This simple and easy fish dish is served in Rome and other Italian cities to break the Yom Kippur fast. Raisins and pine nuts appear in many Jewish Italian dishes of Sephardic origins, and offer a lovely contrast to the vinegar. For this recipe, Roman Jews use red mullet, but I've tried it with other types of white fish and it still works. You could substitute a branzino, orata, striped bass, grouper, snapper, and so forth. Just don't use a fish that's too fatty like sea bass or soft like sole and tilapia. (And don't even think of salmon 😉 - 1 large red mullet or other fish (or 2 smaller fish), cleaned and gutted, rinsed and pat dry - extra-virgin olive oil, 3 to 4 tablespoons - salt and white pepper to taste - 2 tablespoons sugar - 1/3 to 1/2 cup of white or red vinegar - 2/3 cup raisins, plumped in hot water and drained - 1/3 cup pine nuts Heat half the olive oil in an oven-proof skillet on the stove, add the fish and sauté' for one minute or two on each side. Combine all the other ingredients, including the remaining olive oil , and pour them over the fish. Cover and cook on low/medium heat for about 20 to 30 more minutes, or transfer into a 350 F oven and bake covered. If you prefer, you can make this dish with fish fillets. In this case the cooking time will be more or less 10 minutes. If you are an experienced cook or you just have more time you can try a dish with similar ingredients but more elaborate -it's what we make in Venice for this occasion. Actually, nowadays "Saor" has become the non-denational "signature" fish dish of Venice, but several food historians maintain that this recipe is Jewish in origins, originally devised to preserve the fish prepared in advance for Shabbat and the holidays. SFOGI IN SAOR (Marinated Sole, Jewish-Venetian style) serves 4-6 2 pounds sole fillets (or whole, cleaned sardines) 1/2 cup flour enough extra-virgin olive oil for deep-frying 1/2 cup white wine vinegar 1 1/2 pounds white onions, sliced thin salt and pepper to taste 1/2 cup raisins 1/3 cup pine nuts 1 teaspoon sugar (optional) 1 tablespoonful honey Soak the raisins in the white wine for at least 30 minutes, then drain and set aside. Fill a large and tall pot or a deep-fryer with enough oil for frying (at least 3 1/2 inches deep). Bring the oil to a high temperature but avoid smoking (if you throw a piece of bread into the oil, bubbles should form around it). Rinse the sole fillets under the faucet; dry them very well with several layers paper towel. Coat the sole fillets completely with flour, shake off the excess and deep-fry in small batches until golden. With a slotted spoon remove the fillets and place on several paper towels to absorb the excess oil, seasoning with salt. Set aside. Discard most of the frying oil, leaving in the pan only about 1/2 cup. Add the onions, and cook until they are soft, stirring frequently and adding the vinegar and honey (10-15 minutes), then add the raisins and pine nuts and cook for 2 more minutes. Allow the mixture to cool off for a few minutes. Arrange a layer of the fried fish on the bottom of a rectangular serving tray at least 2" deep; follow with a layer of the onion mixture, another layer of fish,and terminate with onion mixture: the fish should be completely covered. Refrigerate for at least 2 or 3 days and serve at room temperature as an appetizer or main course.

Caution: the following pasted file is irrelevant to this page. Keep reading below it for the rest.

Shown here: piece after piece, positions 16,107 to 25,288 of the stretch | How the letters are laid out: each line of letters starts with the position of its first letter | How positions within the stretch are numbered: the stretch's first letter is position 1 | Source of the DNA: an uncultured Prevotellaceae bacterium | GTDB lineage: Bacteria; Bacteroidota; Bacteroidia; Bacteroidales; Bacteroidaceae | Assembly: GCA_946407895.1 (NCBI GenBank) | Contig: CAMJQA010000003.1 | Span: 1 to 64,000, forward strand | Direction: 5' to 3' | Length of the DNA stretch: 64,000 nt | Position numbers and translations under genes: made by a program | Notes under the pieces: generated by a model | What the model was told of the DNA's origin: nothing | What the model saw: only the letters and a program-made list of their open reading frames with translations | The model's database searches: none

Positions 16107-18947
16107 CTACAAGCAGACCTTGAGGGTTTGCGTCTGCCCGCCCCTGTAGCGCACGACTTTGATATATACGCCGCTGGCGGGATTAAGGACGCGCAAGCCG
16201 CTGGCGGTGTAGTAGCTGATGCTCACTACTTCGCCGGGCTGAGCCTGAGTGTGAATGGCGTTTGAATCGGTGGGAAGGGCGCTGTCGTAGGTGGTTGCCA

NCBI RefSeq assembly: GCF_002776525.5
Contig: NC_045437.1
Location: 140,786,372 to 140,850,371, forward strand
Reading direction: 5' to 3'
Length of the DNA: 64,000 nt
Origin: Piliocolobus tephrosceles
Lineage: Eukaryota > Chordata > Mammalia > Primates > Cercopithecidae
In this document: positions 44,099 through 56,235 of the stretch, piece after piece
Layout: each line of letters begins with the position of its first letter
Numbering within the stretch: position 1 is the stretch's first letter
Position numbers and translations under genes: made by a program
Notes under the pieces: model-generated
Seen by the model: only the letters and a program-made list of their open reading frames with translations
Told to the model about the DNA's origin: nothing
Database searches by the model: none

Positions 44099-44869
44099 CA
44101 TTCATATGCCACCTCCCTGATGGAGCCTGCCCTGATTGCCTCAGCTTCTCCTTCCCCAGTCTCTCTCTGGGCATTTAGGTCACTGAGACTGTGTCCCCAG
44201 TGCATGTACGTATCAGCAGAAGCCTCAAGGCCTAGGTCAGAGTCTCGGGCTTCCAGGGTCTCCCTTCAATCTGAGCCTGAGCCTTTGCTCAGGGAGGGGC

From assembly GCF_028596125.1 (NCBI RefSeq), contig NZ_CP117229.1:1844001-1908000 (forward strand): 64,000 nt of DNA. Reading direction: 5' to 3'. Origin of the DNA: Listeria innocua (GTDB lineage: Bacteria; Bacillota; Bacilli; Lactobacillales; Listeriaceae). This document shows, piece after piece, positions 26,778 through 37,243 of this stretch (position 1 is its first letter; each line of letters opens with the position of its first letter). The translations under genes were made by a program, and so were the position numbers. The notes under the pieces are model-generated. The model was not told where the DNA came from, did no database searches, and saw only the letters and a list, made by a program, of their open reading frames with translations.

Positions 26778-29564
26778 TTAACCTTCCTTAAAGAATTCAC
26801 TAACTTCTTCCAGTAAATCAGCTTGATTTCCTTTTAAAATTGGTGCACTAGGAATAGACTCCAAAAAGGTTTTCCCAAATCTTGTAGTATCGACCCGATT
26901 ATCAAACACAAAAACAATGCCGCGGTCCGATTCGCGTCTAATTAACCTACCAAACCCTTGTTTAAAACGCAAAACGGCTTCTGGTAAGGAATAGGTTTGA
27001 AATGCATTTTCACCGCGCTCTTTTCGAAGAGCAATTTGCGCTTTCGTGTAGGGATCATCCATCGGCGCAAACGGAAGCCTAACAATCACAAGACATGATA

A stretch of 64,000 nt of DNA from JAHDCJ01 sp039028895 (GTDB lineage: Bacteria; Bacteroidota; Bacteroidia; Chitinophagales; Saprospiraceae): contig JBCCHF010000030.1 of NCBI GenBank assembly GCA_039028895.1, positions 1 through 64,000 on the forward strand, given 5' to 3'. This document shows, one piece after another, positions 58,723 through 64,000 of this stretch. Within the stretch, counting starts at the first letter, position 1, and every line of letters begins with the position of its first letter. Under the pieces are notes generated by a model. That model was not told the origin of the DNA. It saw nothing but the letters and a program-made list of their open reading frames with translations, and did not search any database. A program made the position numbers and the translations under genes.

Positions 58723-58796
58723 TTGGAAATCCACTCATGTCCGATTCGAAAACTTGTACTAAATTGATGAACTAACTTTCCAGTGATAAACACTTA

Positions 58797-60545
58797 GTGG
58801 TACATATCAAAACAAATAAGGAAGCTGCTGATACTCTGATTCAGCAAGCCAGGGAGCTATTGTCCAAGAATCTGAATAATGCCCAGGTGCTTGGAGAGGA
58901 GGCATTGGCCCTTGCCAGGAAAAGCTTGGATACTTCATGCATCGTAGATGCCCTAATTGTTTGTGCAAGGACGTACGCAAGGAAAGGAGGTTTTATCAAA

Our answer to Gefillte Fish: this classic Jewish recipe that has become a Livorno (Leghorn) classic. 2 lb. red mullet or other firm, not fatty white fish 4 to 6 Tbsp. extra-virgin olive oil 2 tablespoons freshly chopped parsley 2 cloves garlic, slightly crushed 1 can peeled tomatoes salt and pepper In a large, deep skillet, place the olive oil, parsley and garlic and saute until golden; add the tomatoes. Cook until the sauce has thickened, and add the fish in one layer. Add salt and pepper and cook for another 10 to 20 minutes or until cooked, basting with the sauce from the pan, making sure the fish does not stick.
Bolo, is a sweet-but-not-too-sweet bread with raisins inside (other communities use just anise seeds), which ends the Yom Kippur fast. In Venice, we are literally handed a piece when we walk out of synagogue, on the steps. Obviously after 25 hours of fasting ANYTHING would taste amazing, but the elegance of this very delicate, simple cake proves to be true when we keep eating it over and over on Sukkot (in this case, after lots and lots of food). The name Bolo derives from Portuguese (in Portuguese, any type of cake is called a Bolo), and was introduced by the Jews who migrated to Italy from the Iberian peninsula. There are several variations of this cake in different Italian regions, and the name can also change: Bolo, Bollo, Bussola', Buccellato. It always taste great! 5 cups flour 2 packages dry yeast 3/4 cup warm water (mix 1/2 cold water and 1/2 very hot water) 1 cup sugar a pinch of salt 3 large eggs 1/2 cup olive oil 1/2 cup raisins, plumped in warm water or brandy and drained grated zest of one lemon 1 1/2 tablespoon anise seeds (optional) 1 egg yolk or more to glaze the surface In a bowl, combine the yeast with the warm water and only 1 cup of flour.mix well, cover with foil and allow to rest for a couple of hours or until doubled in size. The mix should rest in a warm place. If your building hasn't turned the heating on yet, and your apartment is cold, you can turn the oven on and then off: once the oven is warm but not scolding hot, place the bowl with the mix inside, covered with aluminum foil. Once the mix has doubled in size, add the rest of the flour, the sugar, 3 eggs, olive oil, salt, zest, raisins, anise seeds, and mix well by hand or in a mixer. Cover again and allow to rest again in a warm place for another couple of hours or until it doubles in size again. Move the dough onto a floured countertop or board, and knead it, folding it over several times. Then shape a very large ring, or you can make two smaller oval breads, or even small rolls. Cover again with a towel and allow to rest and rise for at least 2 more hours or more, till light and airy and more or less double in size. Brush the top with the egg yolk (slightly beaten with very little water), and bake for 40 or 45 minutes in the oven. Your oven should be preheated at 450 F. Bake at this temperature only for the first 5 to 7 minutes and then lower to 360 for the remaining 35 or 40 minutes.